2011 Volvo XC60 T6 R-Design Road Test - VIDEO ENHANCED
DRIVING DOWN THE ROAD WITH CAREY RUSS
Volvo's press events are always noteworthy for the amount of seat time involved. Some other manufacturers may have as little as an hour or two of drive time, and four or five is typical, with a couple hundred miles of mostly back roads covered.
Volvo's recent "2011 XC Adventure" was anything but typical. Participating in that, my driving partner and I drove a 2011 XC60 T6 R-Design, the premium model of Volvo's most popular crossover, from Los Angeles to Gateway, CO, in two long days. The first day was a freeway slog from LAX (Los Angeles airport) to St. George, UT, all on I-15. The second day was much more interesting. Forget the slab - we went south from St. George through Zion National Park, and then north on US89 through more mountains and high plateaus until getting back on I-70 to head to Grand Junction, CO. Toss in a little light-duty dirt road side trip for extra fun. All through spectacular Basin and Range scenery - basin followed by range followed by basin followed by range over a stretching spreading center than may be a future sea. Gateway is 45 or so miles south of Grand Junction, through more geological wonderland and in an area of water- and wind-eroded Permian/Triassic red rock canyonlands as beautiful as the area around Sedona, AZ, but without the encumbrance of multi-million dollars homes, New Age crystal shoppes, and woo-woo energy vortices.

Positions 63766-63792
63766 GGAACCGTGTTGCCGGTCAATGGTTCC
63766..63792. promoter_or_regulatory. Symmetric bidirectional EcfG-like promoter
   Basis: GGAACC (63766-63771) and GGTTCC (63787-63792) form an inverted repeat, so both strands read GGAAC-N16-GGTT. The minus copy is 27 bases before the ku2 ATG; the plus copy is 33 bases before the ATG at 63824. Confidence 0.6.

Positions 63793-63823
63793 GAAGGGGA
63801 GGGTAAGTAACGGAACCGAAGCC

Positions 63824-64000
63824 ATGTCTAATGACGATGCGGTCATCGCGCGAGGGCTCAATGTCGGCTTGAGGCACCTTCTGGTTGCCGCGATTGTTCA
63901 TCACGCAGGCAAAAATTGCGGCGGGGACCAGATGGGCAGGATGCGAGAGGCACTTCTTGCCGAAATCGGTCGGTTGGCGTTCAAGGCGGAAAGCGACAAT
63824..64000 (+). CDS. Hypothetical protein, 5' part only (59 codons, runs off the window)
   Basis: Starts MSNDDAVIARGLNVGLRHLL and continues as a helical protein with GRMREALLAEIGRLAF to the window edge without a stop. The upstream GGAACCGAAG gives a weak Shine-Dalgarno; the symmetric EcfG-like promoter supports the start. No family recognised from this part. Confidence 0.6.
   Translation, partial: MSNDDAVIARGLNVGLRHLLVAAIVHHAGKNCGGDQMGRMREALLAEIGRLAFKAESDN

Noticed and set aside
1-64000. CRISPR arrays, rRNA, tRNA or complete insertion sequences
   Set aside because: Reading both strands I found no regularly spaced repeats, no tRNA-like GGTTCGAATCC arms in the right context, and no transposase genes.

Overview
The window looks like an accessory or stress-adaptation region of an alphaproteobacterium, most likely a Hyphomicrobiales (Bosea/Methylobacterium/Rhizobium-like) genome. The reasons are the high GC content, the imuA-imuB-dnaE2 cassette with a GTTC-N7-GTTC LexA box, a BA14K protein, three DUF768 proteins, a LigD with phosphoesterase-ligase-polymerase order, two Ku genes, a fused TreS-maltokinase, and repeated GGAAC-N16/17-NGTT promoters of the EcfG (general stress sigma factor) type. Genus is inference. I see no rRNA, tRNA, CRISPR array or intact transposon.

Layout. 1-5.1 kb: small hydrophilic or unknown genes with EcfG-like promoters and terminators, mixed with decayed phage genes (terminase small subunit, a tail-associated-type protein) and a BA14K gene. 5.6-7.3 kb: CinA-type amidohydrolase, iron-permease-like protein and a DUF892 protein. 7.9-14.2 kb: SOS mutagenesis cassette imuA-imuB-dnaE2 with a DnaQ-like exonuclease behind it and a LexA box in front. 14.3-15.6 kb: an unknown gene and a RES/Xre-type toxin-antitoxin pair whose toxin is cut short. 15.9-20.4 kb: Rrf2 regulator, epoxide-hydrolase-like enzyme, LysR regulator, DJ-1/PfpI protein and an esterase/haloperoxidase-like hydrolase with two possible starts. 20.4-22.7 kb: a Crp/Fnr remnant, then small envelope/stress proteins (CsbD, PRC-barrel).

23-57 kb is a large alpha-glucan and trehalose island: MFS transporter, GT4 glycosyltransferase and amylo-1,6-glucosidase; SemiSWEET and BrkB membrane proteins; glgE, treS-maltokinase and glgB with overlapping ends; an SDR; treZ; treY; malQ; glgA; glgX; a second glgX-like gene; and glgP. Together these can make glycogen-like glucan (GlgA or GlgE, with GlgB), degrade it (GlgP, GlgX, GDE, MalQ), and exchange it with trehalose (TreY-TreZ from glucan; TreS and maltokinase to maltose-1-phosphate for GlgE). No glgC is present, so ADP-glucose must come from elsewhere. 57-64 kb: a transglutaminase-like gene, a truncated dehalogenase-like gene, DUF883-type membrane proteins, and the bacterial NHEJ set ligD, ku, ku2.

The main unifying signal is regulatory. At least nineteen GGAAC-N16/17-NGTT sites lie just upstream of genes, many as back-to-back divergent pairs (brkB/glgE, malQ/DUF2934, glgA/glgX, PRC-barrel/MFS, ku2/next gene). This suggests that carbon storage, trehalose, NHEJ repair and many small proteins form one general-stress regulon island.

That was just under 1000 miles in two days, maybe eight hours on the road the first day and ten the second. Yes we stopped, for fuel, food, and photography. But, that said, that amount of time in a car can be cruel and unusual punishment. Any seats are tolerable for an hour, and most for two or three. Few are comfortable for eight or ten, repeatedly. Volvo seats are among those few, and, in my experience, at the top of the list.
Another recommending attribute of the XC60 T6 for long-distance touring is its drivetrain. At over 4200 pounds, the small Volvo crossover is no lightweight, but the 300-horsepower 3.0-liter turbocharged inline six moves it smartly. And the 325 lb-ft of torque developed between 2100 and 4200 rpm, the most-commonly used engine speeds, means instant, strong response from any speed. Turbocharging means no loss of power at altitude, and with a few five- to eight-thousand foot passes on the route and Gateway being at around a mile in altitude there was ample opportunity for medium-high altitude driving.
A six-speed automatic transmission means both good acceleration -- the official 0-60 time is 6.9 seconds -- and good fuel economy are available. EPA mileage estimates are 17mpg city, 22 highway. We got 24 overall for the trip, according to both the car's trip computer and our refueling stop calculations. The speed limit on the Utah Interstate is 75 mph, and that was the T6's sweet spot for highway cruising. Add in the slow, tight road through Zion, and all of the elevation changes, with some steep grades, and we're talking real world, not EPA "highway cycle" simulated 50 mph on a chassis dynamometer.
Also working in the XC60's favor for distance in comfort are interior ergonomics and design. Elegant simplicity is the design theme, think Swedish Modern furniture. It's not austere, but neither is it needlessly over-detailed and distractingly complex. Style does not trump function, and all controls are simple and intuitive, unlike some of its German competitors.
Our drive vehicle was the R-Design model, which is a cosmetic and functional upgrade over the standard T6, adding upgraded interior trim and a firmer suspension calibration and quicker steering. It's firm enough for good control with minimal body roll, and comfortable enough for repeated long days on less-than-perfect road surfaces. Low interior noise levels further aid comfort, and the XC60's muscular shape is resistant to crosswinds. Yes, it gets a little windy out in that part of the world - look up "Wyoming wind sock" some time… Not a problem in an XC60.